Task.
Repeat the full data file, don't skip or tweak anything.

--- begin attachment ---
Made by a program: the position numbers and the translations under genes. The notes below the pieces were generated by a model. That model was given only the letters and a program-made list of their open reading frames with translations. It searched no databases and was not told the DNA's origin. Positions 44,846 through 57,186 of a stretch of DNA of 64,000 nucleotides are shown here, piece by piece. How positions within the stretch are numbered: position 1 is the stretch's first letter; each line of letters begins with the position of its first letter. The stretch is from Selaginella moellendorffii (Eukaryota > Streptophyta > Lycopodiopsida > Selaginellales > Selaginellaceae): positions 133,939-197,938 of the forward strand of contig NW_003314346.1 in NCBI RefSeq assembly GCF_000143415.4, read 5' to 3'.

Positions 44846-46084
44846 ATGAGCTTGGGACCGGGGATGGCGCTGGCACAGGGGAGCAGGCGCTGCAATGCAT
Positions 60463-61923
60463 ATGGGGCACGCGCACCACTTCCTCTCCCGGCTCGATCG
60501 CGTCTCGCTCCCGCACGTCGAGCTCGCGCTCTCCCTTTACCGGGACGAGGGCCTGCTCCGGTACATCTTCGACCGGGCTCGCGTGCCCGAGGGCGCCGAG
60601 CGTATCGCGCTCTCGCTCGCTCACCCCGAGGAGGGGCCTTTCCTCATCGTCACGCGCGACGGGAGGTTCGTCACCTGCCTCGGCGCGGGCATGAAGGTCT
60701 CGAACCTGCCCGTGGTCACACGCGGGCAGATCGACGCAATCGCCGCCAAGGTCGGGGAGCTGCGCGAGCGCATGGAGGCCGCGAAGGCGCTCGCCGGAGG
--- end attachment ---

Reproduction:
Made by a program: the position numbers and the translations under genes. The notes below the pieces were generated by a model. That model was given only the letters and a program-made list of their open reading frames with translations. It searched no databases and was not told the DNA's origin. Positions 44,846 through 57,186 of a stretch of DNA of 64,000 nucleotides are shown here, piece by piece. How positions within the stretch are numbered: position 1 is the stretch's first letter; each line of letters begins with the position of its first letter. The stretch is from Selaginella moellendorffii (Eukaryota > Streptophyta > Lycopodiopsida > Selaginellales > Selaginellaceae): positions 133,939-197,938 of the forward strand of contig NW_003314346.1 in NCBI RefSeq assembly GCF_000143415.4, read 5' to 3'.

Positions 44846-46084
44846 ATGAGCTTGGGACCGGGGATGGCGCTGGCACAGGGGAGCAGGCGCTGCAATGCAT
Positions 60463-61923
60463 ATGGGGCACGCGCACCACTTCCTCTCCCGGCTCGATCG
60501 CGTCTCGCTCCCGCACGTCGAGCTCGCGCTCTCCCTTTACCGGGACGAGGGCCTGCTCCGGTACATCTTCGACCGGGCTCGCGTGCCCGAGGGCGCCGAG
60601 CGTATCGCGCTCTCGCTCGCTCACCCCGAGGAGGGGCCTTTCCTCATCGTCACGCGCGACGGGAGGTTCGTCACCTGCCTCGGCGCGGGCATGAAGGTCT
60701 CGAACCTGCCCGTGGTCACACGCGGGCAGATCGACGCAATCGCCGCCAAGGTCGGGGAGCTGCGCGAGCGCATGGAGGCCGCGAAGGCGCTCGCCGGAGG